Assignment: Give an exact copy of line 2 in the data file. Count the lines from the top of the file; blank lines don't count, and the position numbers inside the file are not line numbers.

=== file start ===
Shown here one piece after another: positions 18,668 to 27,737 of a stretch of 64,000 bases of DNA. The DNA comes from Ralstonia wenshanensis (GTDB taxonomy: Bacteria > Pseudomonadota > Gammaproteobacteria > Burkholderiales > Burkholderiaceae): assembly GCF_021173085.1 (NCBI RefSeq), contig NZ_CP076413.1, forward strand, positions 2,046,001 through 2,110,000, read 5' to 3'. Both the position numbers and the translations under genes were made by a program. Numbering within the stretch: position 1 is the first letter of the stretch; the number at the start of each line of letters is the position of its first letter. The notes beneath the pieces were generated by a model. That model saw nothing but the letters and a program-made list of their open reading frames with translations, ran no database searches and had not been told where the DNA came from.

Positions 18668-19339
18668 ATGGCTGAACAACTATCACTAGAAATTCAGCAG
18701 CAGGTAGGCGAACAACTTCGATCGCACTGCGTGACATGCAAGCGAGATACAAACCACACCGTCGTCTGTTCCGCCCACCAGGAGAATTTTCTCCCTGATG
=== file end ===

Positions 18668-19339